https://www.youtube.com/watch?v=qn5zcCseRcg
https://www.youtube.com/watch?v=SGOg4hLnBis
https://www.youtube.com/watch?v=7d1t32P7Q-Q


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Eli’s Answer

It really depends. For one thing, you should start off making an online presence, whether it'd be through a website or even a business card. That, and you should always brush up your portfolio so you can create quality content that will impress clients and potential employers who wish to showcase your work. Bottom line, just get your work out there to everyone as much as possible.
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Donnie’s Answer

Freelance and stay inn contact with major studios.

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Jon’s Answer

It's best to get a head start, look for internships where possible, and always constantly be building your portfolio. I know it can be frustrating, but do not shy away from unpaid internships. It's experience and the opportunity to network with and learn from other knowledgeable, talented artists.

Jon recommends the following next steps:

Seek out internships .
Network with other artists.
Get a head start.
Believe in yourself, but be prepared to work hard.
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Luis R’s Answer

Draw all the time, draw hands, draw people postures, draw flowers, etc. use different techniques. Keep all your drawing. Do it for the love of drawing an illustrate several themes. Money comes later. Research the work of other illustrators and find your own style. Try 2d illustration with paper.
Never stop having fun while you practice your illustration skills.
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Nahúm’s Answer

Be determined by what you learn. Be specified in your portfolio, then, you will capture the attention of companies that are dedicated to it. Maybe you could dedicate yourself to the design and art of characters for videogames or digital animation.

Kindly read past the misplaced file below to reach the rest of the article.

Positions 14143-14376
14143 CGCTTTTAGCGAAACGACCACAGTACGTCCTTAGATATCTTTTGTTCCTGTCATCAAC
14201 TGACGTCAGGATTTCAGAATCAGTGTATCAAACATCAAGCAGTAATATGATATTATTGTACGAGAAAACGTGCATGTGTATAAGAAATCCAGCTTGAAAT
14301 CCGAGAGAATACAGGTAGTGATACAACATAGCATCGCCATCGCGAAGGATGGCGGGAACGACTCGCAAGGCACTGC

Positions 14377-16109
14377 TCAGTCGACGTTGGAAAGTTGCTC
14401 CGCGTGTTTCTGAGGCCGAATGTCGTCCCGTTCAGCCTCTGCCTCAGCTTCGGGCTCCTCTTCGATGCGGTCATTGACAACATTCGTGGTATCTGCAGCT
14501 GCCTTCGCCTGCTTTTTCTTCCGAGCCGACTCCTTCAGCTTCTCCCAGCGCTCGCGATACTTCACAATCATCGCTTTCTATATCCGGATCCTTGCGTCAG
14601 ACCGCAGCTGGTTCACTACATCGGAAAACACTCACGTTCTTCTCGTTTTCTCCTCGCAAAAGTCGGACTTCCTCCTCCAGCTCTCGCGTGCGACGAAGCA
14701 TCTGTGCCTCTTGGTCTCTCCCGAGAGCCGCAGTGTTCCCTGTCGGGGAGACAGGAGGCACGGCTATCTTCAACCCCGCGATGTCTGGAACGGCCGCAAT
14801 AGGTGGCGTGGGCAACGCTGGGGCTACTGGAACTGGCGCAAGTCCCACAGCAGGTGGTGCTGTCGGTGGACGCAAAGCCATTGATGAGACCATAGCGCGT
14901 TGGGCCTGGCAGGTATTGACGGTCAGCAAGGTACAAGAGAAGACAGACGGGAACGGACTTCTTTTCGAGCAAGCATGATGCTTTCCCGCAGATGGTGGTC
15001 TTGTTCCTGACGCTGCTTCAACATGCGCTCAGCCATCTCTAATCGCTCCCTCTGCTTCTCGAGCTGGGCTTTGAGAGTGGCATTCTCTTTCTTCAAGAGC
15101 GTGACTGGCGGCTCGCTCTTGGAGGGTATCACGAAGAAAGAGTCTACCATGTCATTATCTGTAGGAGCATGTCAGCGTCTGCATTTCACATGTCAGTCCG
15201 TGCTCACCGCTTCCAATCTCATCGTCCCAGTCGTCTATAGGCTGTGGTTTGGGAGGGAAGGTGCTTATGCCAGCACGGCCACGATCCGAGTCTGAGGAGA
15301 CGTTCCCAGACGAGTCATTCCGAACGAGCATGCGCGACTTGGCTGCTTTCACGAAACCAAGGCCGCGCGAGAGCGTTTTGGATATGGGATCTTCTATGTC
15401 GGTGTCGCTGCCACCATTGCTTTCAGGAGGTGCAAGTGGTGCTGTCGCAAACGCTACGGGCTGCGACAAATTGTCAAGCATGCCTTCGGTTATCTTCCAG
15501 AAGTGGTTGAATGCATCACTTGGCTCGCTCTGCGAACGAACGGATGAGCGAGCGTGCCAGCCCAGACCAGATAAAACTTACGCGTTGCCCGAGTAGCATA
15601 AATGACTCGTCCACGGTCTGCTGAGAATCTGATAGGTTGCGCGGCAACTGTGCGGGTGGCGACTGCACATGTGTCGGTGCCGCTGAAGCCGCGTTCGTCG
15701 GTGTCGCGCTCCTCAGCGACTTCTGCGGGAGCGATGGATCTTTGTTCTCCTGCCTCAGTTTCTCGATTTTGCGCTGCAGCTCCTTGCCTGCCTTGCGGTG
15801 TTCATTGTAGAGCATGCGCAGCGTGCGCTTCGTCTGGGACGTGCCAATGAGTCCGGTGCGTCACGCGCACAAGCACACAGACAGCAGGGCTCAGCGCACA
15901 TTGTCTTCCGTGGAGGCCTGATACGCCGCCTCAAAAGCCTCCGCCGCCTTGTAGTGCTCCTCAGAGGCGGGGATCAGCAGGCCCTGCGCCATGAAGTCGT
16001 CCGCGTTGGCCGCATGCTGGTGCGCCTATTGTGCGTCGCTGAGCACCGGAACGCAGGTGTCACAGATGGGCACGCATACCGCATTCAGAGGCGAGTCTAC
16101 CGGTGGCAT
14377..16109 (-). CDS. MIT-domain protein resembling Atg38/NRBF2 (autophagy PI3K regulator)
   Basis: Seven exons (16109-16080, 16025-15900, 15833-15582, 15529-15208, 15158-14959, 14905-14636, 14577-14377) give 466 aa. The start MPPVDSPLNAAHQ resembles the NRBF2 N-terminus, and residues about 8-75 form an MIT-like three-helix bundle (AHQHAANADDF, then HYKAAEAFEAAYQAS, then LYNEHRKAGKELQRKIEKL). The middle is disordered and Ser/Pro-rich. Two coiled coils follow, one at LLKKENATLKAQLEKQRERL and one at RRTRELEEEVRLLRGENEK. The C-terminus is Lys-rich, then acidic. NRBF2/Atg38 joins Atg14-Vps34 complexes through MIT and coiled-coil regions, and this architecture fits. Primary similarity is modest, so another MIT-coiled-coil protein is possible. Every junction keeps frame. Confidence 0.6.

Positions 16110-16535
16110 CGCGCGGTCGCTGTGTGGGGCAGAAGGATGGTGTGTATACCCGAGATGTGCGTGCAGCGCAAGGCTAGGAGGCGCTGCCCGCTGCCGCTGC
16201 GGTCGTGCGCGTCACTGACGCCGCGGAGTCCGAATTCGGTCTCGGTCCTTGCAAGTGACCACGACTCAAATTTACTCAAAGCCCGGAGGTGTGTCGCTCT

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Todd’s Answer

I've worked as an illustrator and animator for most of my career. I started a little late in the field of animation, so options for work are limited. My advice is don't be afraid to put your name and work out there. You don't need a degree to do that. The internet is a great learning tool. Use it to advance your knowledge in your chosen field. There are many options for learning. But your work ethic will determine your level of success. The harder your work the better you'll be. People that don't apply themselves to their education are wasting their time and money.

Todd recommends the following next steps:

Identify your area of interest as a concept artist.
Draw, draw, draw.
Get Feedback from Qualified Sources.
Apply knowledge and feedback.
Repeat steps 2-5.
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Marcelo R.’s Answer

In my opinion, the best way to land a job as an illustrator is to constantly practice your illustration skills, whether it'd be drawing by hand or for a digital computer, also looking at other illustration pieces as influence, perhaps to gain some ideas for yourself or a client.

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Nelson I.’s Answer

Create and put together a strong portfolio that will stand out during an interview or job application.